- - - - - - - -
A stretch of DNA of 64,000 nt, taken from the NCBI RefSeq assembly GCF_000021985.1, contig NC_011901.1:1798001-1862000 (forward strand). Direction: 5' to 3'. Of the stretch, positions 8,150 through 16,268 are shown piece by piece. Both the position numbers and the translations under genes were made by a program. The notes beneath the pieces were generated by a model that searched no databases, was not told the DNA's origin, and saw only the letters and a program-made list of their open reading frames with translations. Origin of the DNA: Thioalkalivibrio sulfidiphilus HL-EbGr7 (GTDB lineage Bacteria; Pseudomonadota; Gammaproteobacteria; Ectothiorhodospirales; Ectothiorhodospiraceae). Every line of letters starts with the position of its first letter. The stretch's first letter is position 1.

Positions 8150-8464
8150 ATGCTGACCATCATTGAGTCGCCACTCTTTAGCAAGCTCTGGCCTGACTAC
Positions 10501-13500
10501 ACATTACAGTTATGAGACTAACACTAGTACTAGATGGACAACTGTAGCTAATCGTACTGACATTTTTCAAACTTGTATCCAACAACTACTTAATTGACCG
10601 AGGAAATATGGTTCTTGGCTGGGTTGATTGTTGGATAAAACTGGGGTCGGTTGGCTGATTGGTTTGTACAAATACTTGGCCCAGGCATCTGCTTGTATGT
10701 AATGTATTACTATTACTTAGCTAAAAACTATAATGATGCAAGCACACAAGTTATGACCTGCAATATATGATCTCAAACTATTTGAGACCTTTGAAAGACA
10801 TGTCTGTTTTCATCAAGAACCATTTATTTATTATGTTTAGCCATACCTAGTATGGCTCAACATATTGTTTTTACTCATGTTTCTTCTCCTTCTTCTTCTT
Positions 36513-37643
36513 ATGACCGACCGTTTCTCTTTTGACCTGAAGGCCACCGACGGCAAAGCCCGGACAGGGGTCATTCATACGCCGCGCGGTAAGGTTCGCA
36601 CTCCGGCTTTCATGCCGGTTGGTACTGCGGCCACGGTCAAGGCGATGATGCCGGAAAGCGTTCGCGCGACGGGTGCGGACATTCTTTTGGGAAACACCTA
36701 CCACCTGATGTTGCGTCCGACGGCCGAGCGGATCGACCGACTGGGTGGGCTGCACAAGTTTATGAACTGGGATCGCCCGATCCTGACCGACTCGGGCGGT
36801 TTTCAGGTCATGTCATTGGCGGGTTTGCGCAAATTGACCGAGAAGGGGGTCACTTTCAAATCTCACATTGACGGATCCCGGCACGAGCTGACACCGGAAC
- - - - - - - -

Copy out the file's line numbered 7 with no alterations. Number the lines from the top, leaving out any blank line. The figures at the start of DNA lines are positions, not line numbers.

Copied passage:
10701 AATGTATTACTATTACTTAGCTAAAAACTATAATGATGCAAGCACACAAGTTATGACCTGCAATATATGATCTCAAACTATTTGAGACCTTTGAAAGACA